Job offersmore »
- Supply Chain and Inventory Manager - Bologna, Italy
- Associate Director Global Procurement - Berlin, Germany
- FRUIT Buyer / Procurement / Purchase Manager 採購/買手 - Hong Kong
- Plant Specialist Horticulture Nordics - Finland
- International Account Manager City Farming - Netherlands
- CEO - Prague
- Plant Specialist - Melbourne, Australia
- General Manager European Region - Bologna, Italy
- Einkaufsverantwortlicher / Kundenbetreuer - Die Schweiz
- Continuous Improvement Specialist - Berkel en Rodenrijs, Nederland
Top 5 - yesterday
- Development of substrates for multilayer cultivation in high-tech phytotrons
- "Semi-closed greenhouses require sturdy, generative plant types"
- US (NC): $160 million Plant Sciences Initiative comes to Durham
- Wageningen University publishes booklet on plant breeding techniques
- "Becoming an event organizer was never the plan"
Top 5 - last week
Top 5 - last month
Exchange ratesmore »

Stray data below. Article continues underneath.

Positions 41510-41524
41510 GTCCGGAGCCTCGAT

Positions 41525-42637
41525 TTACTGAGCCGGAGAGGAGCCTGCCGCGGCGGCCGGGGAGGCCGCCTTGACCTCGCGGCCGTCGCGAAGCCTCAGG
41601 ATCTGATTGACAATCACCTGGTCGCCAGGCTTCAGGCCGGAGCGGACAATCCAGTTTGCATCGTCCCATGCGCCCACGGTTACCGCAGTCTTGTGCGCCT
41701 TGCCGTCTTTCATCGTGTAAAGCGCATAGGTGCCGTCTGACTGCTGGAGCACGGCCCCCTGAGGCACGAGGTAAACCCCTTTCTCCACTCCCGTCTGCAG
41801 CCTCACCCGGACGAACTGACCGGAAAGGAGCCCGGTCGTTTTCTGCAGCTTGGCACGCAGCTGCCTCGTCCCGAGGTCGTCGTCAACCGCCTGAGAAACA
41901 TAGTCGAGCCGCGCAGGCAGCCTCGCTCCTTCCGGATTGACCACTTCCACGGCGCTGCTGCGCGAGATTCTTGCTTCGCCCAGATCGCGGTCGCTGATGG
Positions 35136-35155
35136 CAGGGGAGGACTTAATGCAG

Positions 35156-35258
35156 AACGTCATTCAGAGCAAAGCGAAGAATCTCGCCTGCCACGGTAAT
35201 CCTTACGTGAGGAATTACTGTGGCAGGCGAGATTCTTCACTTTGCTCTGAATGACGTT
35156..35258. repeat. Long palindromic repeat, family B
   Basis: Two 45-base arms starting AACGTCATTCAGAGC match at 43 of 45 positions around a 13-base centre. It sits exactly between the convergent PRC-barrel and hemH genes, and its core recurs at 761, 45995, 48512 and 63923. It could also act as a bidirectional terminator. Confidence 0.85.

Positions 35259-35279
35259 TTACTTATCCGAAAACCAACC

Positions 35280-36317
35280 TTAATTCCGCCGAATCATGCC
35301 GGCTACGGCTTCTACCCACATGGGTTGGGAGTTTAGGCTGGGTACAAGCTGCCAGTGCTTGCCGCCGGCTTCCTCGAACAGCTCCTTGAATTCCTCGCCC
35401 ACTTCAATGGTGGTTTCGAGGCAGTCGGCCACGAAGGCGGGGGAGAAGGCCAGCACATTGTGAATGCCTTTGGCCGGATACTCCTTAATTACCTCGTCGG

Wild bees could increase Quebec blueberry productionQuebec's Côte-Nord region has huge potential according to researchers and they look to expand on the 2.5 million kilograms of blueberries produced there every year but in order to do so require more bees for pollination.
The bees currently relied on to pollinate the region's blueberry crops wake up too late in the spring and don't reach peak activity when the blueberries are flowering.
One solution producers have turned to is bringing hives in from Lac-Saint-Jean and Ontario for the length of the blueberry season. But there aren't enough colonies available, and that slows the industry's expansion.
The area also lacks wild flower fields to maintain large populations of bees before and after blueberry season.
To overcome these problem and increase pollination, researchers are trying to integrate more resistant species of bees into the region.
Several species of wild bees are very effective in pollinating blueberry flowers, such as the Osmia Tersula bee. Researchers found a difficulty with this breed however as they do not form colonies, but by setting up nesting boxes around crops they believe they may be on the right track.
Publication date: 1/11/2017
Other news in this sector: